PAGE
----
.. commonwealth drew on “the commons,” lands, streams, and forests for which whole communities had responsibilities, and in which they had rights of use, and also goods of general benefit built mainly through citizen labors, like schools, libraries, community centers, wells, roads, music festivals and arts fairs. All were forms of commonwealth.
For many immigrants, America represented a chance to recreate a commonwealth privatized by elites in Europe. As the historians Oscar and Mary Handlin observed about the Revolutionary generation of the 1770s, “For the farmers and seamen, for the fishermen, artisans and new merchants, commonwealth repeated the lessons they knew from the organization of churches and towns…the value of common action.” John Adams proposed that every state be called “a commonwealth.” Four (Massachusetts, Virginia, Pennsylvania, and Kentucky) were so designated.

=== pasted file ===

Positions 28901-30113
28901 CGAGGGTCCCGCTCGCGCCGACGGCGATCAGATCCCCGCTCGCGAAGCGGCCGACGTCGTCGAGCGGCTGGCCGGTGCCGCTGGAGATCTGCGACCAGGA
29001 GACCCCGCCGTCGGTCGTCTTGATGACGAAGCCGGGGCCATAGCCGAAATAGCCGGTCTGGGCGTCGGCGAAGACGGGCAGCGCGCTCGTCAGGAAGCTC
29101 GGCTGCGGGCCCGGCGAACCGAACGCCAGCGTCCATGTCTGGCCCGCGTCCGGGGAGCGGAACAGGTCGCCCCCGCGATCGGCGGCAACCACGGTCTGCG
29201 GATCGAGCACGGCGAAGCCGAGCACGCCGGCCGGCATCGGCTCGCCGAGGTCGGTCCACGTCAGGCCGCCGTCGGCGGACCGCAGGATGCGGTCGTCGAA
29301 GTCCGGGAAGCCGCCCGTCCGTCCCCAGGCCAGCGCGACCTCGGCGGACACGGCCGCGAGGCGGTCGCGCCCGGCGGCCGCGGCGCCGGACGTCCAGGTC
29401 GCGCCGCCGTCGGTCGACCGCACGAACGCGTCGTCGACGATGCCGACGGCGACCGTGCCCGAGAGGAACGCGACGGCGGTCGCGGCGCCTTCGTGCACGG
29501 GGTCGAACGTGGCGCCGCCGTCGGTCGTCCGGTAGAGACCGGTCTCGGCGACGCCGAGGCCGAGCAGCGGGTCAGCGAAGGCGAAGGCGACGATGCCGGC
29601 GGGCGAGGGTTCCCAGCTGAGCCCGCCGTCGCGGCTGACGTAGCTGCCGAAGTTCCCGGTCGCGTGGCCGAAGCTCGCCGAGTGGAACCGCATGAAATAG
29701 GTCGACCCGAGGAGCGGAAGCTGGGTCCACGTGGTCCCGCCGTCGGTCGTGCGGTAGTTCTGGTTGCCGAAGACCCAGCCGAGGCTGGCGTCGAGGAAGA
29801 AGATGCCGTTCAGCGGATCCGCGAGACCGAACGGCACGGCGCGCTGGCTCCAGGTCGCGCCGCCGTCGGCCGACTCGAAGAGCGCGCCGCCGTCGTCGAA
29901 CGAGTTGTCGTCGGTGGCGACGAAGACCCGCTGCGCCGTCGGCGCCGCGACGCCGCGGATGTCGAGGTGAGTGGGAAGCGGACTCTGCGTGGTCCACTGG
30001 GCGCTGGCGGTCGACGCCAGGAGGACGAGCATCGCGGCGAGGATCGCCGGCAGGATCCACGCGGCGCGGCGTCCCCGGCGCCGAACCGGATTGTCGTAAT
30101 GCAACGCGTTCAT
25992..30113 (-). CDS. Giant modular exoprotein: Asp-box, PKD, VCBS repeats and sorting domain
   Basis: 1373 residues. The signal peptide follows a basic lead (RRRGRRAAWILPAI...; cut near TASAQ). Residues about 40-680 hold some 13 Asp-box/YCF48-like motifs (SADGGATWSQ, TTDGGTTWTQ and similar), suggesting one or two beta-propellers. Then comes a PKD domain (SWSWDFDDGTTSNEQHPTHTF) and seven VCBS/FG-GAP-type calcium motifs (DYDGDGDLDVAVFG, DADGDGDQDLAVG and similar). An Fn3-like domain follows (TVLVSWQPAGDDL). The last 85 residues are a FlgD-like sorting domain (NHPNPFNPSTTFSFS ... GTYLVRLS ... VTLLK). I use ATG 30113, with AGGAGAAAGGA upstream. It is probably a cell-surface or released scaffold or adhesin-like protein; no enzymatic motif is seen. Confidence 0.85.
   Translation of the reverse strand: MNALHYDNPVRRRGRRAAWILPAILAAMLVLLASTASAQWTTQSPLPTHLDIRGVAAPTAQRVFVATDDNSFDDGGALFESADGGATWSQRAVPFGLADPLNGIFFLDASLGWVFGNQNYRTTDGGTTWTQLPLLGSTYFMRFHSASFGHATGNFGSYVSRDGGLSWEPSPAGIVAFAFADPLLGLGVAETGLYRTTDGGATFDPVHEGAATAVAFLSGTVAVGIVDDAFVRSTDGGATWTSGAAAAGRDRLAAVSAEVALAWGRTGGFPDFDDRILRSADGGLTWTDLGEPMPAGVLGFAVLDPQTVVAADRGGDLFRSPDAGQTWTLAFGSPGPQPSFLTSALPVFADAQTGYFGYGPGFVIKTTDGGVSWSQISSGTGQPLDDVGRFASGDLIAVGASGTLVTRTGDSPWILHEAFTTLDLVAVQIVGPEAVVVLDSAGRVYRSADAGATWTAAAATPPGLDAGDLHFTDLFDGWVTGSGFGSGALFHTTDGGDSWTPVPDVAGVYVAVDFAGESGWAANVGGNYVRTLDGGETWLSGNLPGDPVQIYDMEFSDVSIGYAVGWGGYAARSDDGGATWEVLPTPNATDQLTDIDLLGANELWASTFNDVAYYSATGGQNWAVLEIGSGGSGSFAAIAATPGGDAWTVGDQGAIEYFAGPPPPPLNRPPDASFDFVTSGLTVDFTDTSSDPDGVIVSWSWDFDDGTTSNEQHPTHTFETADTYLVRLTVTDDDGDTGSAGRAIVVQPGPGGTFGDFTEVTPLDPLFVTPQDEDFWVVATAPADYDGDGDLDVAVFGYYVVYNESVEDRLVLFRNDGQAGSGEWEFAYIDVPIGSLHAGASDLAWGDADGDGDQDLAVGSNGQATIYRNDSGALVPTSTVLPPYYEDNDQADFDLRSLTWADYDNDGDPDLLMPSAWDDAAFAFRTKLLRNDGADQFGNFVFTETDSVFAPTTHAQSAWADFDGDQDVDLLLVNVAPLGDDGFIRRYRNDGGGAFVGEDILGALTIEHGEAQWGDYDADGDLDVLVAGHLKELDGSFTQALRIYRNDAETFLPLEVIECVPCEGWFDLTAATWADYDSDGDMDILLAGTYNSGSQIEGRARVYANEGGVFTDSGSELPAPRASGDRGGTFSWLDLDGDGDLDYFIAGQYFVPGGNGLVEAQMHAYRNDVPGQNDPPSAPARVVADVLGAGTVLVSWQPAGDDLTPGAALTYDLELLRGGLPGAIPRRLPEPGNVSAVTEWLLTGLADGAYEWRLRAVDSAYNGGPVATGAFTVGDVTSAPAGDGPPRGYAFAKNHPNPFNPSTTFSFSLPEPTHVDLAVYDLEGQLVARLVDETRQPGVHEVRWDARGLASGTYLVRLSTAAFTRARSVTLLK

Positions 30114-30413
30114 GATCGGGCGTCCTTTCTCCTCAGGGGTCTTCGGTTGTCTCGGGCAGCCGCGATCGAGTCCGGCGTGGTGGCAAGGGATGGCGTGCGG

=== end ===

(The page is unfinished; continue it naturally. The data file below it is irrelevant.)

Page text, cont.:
A similar commonwealth and civic consciousness informed the work of Robert Nisbet, a key figure for modern conservative thinkers. The market alone, he said, celebrates an acquisitive individualism that erodes the authority of the church, the family, and the neighborhood, corrupts civic character, public honor, accountability, and respect for others. Unbridled capitalism, by itself, produces only a “sand heap of disconnected particles of humanity.”
In the Republican convention last week, we have a specter of what that might look like. Citizenship and the commonwealth are disappearing like the cat in Alice in Wonderland.